ABN AMRO's perspective on the markets

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CIO Didier Duret visited Kurt Looyens, our Country Executive for Spain, in the Marbella office, and was interviewed by journalist Michael Cruz of Essential Magazine for its April issue.

Asset managers are the serious participants in the global markets, operating on a scale that means they very much need to have their finger on the pulse. We spoke with Didier Duret, CIO of ABN AMRO Private Banking International about the real investor’s perspective.

Most people who cast even a casual glance at the markets will have heard of the tumble stocks have endured over the past few months and the trillions of dollars of wealth wiped off them since. Companies, funds and whole industries have been shaken up by a process that began with serious stock market falls in China last year and culminated in one of the worst starts to a year’s trading ever.

Was it entirely unexpected? No, for some time now analysts have been saying that the markets were overvalued, their indexes buoyed by years of ‘cheap’ money that flowed from a post-crisis monetary regime of quantitative easing. As this bout of QE came to an end, many expected not just market volatility but also feared economic recession, and indeed, industrial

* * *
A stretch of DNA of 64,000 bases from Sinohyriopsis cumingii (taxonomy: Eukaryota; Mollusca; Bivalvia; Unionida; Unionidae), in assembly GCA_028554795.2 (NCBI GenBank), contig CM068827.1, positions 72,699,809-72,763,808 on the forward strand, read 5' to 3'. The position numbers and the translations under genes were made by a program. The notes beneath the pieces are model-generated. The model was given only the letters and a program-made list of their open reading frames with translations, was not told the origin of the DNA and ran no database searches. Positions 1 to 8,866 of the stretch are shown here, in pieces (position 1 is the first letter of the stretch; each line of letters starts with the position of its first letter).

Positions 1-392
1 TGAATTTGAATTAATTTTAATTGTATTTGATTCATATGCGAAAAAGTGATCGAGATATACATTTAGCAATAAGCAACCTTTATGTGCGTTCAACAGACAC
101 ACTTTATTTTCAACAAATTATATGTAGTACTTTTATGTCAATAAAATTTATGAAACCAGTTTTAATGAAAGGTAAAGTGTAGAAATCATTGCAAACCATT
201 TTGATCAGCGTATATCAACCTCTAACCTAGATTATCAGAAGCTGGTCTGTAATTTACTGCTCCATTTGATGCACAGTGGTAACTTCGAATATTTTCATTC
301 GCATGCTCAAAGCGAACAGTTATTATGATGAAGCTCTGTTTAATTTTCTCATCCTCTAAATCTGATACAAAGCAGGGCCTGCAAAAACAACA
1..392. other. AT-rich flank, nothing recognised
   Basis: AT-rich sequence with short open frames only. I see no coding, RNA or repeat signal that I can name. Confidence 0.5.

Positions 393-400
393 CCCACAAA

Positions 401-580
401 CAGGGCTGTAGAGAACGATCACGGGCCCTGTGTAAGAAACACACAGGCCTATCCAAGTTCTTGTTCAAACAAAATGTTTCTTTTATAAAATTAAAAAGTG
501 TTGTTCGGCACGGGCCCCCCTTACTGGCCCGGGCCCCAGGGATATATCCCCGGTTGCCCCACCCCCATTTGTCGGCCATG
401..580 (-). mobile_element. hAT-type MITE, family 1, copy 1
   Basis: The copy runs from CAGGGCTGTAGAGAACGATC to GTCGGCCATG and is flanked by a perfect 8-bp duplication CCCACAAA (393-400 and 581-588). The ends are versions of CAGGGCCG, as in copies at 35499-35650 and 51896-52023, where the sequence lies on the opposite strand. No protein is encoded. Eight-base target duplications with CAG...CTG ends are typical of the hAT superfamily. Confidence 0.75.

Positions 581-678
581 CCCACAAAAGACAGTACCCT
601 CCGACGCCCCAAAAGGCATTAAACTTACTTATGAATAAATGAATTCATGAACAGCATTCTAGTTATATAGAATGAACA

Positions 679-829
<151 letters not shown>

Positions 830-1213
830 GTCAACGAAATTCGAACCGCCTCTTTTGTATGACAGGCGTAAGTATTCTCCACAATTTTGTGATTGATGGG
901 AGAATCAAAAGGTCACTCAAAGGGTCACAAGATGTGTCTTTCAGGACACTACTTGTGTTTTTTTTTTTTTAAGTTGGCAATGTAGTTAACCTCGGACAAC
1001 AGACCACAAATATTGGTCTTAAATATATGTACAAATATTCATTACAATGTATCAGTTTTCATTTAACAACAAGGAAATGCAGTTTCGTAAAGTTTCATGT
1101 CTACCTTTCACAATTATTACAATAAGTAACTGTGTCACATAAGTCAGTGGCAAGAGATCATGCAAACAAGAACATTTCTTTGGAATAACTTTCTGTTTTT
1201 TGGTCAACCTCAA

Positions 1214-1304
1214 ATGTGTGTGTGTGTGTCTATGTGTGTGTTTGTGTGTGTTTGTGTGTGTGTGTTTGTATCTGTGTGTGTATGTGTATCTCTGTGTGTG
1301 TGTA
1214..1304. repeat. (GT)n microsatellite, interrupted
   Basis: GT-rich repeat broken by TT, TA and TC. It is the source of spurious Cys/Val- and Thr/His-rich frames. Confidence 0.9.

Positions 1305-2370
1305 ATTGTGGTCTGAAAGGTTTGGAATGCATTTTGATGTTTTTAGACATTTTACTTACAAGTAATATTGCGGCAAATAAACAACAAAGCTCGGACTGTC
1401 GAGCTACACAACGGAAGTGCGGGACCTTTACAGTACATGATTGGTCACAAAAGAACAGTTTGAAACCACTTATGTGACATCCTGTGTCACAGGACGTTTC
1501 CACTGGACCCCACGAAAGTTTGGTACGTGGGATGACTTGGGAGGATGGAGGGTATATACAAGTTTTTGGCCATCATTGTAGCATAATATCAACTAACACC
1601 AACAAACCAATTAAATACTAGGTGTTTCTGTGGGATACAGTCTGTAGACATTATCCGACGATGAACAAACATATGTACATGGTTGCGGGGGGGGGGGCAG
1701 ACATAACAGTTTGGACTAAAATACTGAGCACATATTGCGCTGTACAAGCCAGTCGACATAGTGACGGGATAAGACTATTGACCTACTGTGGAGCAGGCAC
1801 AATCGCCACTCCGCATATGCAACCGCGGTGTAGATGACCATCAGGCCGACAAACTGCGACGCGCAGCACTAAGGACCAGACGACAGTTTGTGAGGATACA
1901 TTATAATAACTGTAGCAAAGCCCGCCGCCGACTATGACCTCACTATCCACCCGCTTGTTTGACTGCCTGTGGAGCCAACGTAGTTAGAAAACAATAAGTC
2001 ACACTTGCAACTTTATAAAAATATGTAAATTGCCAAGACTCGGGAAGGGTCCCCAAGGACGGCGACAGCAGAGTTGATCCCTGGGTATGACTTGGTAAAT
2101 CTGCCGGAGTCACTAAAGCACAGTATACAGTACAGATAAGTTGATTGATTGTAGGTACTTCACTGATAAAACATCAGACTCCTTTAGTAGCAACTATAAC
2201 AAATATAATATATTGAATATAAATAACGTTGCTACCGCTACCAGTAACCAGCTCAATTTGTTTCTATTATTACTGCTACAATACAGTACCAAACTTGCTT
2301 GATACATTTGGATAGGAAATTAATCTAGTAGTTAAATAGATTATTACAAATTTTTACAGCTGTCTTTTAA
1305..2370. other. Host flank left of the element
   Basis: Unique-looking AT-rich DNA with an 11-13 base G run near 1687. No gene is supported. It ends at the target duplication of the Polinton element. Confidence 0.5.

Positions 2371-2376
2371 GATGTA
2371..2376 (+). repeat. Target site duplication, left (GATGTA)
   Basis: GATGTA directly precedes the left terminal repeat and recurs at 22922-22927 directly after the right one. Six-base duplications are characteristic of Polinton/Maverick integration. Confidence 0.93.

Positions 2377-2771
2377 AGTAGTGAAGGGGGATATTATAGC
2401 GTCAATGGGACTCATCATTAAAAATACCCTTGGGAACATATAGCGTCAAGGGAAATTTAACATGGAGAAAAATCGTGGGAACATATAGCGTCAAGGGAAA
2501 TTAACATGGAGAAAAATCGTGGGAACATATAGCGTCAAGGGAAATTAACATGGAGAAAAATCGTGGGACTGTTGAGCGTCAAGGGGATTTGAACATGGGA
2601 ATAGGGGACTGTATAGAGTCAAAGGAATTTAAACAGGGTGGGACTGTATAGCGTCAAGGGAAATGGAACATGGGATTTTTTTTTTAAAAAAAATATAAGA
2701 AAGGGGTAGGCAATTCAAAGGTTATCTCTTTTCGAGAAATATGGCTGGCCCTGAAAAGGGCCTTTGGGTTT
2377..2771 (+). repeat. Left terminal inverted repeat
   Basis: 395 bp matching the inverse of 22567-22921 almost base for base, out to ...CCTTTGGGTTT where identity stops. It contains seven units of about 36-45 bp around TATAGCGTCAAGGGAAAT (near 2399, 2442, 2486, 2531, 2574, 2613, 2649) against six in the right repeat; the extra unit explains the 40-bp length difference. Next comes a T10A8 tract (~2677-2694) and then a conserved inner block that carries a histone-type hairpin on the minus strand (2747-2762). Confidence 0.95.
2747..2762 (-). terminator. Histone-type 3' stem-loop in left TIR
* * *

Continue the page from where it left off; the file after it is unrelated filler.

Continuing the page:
indicators, low growth in China, weakness in the emerging markets and the slump in oil prices all seemed to point that way.

The only thing between us and a recession is consumer spending, some would say, while others look at the economic fundamentals and see no real indicators of an impending downturn. In fact, where the instinctive reaction is to run and hide, experienced investors know that’s often the worst thing to do – just like when you’re confronted with a real bear – so the best way is to seek the opportunity within what seems like a bear market right now.

Taking a position